With that, let me turn it over Jack to review our Performance Fibers business.

Jack Kriesel

Thanks, Charlie. Strong Performance Fibers results continued through the second quarter due to the growing demand for our cellulose specialties and absorbent materials products and good overall operational performance.

On page 13, you will see net selling prices for our two Performance Fibers product lines. Cellulose specialties prices were comparable to the previous quarter. However, compared to the same quarter prior year, Q2 prices were down $69 a ton, or $0.05. As we have discussed previously, this decrease is due to removal of our cost surcharge late last year. Excluding this surcharge prices were up $26 per ton, or 2% compared to the same quarter last yr.

As projected, absorbent material prices, which consists principally of fluff pulp, increased $81 a ton, or 12% from the previous quarter and $120, or 19% from the same quarter in the prior year as market conditions continue to improve.

Moving on to page 14 and looking at volumes, our second quarter cellulose specialties sales volume of 115,000 tons was favorable 24,000 tons or 26% compared to the same quarter in the prior year and absorbent materials volume of 51,000 tons was unfavorable 14,000 tons, or 22%.

These volume shifts were largely due to mix optimization to meet customer demands. As expected, overall cost for the second quarter were higher than Q1 driven by higher transportation costs, higher chemical prices, primarily caustic, and the completion of our planned annual maintenance outage at Jesup.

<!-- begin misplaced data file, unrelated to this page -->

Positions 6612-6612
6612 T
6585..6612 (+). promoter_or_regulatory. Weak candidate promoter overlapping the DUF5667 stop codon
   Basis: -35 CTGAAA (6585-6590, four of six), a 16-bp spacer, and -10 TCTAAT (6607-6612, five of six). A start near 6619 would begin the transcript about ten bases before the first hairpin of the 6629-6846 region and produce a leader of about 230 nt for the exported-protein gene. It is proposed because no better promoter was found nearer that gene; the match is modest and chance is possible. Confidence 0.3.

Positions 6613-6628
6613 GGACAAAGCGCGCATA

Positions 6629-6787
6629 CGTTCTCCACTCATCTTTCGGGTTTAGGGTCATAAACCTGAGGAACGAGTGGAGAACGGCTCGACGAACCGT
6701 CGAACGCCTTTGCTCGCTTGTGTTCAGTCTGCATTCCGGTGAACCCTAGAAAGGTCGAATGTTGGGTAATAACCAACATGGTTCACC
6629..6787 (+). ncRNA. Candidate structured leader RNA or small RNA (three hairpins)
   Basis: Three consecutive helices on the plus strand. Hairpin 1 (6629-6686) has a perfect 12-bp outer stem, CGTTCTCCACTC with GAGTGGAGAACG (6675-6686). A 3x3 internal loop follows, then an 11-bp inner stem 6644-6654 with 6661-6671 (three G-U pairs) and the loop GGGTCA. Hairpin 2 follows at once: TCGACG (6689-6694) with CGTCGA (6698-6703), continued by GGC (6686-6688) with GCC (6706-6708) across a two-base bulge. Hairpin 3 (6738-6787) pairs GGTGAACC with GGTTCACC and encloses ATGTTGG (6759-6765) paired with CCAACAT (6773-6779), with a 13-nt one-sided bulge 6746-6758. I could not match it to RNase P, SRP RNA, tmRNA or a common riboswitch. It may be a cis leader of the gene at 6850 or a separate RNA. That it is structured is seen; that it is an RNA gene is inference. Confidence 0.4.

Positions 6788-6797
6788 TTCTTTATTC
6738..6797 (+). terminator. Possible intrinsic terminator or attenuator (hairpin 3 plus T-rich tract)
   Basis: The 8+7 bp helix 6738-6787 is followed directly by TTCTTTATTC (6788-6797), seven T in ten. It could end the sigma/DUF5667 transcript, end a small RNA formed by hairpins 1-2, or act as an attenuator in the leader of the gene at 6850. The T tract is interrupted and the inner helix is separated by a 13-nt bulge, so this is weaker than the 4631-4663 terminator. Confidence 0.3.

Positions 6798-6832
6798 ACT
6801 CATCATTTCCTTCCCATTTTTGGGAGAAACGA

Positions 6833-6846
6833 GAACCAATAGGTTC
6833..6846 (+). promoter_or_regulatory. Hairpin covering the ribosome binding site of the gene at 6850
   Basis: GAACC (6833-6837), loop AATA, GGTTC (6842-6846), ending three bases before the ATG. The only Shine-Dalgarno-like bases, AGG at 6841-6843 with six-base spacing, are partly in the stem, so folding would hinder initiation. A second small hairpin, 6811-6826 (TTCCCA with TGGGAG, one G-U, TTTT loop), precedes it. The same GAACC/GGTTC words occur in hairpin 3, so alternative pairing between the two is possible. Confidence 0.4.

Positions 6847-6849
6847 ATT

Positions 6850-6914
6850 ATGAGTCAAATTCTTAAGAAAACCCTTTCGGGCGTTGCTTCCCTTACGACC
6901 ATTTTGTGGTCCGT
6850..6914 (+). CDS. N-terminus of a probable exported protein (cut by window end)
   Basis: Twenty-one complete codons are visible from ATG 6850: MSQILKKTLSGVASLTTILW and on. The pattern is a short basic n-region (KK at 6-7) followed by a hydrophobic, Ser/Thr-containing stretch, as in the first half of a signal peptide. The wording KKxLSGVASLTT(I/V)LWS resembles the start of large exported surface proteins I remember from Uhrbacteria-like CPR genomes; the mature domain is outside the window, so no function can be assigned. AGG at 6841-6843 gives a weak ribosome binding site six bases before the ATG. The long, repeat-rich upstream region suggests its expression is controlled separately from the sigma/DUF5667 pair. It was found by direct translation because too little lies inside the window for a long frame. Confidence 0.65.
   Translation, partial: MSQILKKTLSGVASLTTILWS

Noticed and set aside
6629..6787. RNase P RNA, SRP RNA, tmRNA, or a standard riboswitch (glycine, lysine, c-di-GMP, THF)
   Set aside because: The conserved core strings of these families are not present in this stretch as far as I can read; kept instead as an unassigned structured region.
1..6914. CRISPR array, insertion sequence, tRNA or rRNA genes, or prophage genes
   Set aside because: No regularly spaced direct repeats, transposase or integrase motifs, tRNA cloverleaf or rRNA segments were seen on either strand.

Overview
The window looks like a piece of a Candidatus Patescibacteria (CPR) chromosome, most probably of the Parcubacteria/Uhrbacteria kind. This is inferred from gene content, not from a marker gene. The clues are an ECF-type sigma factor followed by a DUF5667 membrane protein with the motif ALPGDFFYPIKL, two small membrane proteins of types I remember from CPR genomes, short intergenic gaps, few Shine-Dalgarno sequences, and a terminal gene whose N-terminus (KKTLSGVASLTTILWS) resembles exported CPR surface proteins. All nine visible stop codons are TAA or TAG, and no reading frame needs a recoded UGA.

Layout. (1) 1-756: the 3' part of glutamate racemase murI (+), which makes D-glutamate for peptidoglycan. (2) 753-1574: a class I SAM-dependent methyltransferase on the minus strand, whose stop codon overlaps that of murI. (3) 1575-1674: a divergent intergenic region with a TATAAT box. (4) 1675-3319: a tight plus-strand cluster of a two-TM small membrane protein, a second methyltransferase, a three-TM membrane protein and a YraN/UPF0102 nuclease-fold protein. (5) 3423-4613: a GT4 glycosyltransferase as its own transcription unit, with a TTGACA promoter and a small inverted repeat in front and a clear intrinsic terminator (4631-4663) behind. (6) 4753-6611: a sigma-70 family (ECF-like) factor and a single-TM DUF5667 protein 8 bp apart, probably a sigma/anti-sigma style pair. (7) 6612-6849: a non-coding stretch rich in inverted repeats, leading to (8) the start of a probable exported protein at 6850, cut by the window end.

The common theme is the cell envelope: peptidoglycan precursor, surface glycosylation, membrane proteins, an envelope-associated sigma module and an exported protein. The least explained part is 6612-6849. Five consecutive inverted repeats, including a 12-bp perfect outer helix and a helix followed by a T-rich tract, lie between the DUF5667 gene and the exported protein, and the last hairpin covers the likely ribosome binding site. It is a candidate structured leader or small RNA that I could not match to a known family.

For the full year, we see continued strong demand for our cellulose specialties products with the volume 2% to 4% greater than the prior year. Overall, we expect cost to stay flat to Q2 for the remainder of the year.

In summary, Performance Fibers’ strong second quarter and first half results have us on track for another strong year of financial results.

Now, let me turn it back over to Hans.

Hans Vander Noort

Thanks, Jack. Now I’d like to update some of the key statistics to assist you in refining your 2010 model. We expect depreciation, depletion and amortization of $146 million and a non-cash cost basis of land sold of about $8 million, or approximately $154 million in total.

Capital expenditures excluding acquisitions are expected to total $141 million versus $92 million in 2009 and a normalized run rate about $100 million to $110 million. The significant increase will primarily occur in Performance Fibers, cost reduction in the efficiency projects as well as additional environmental projects.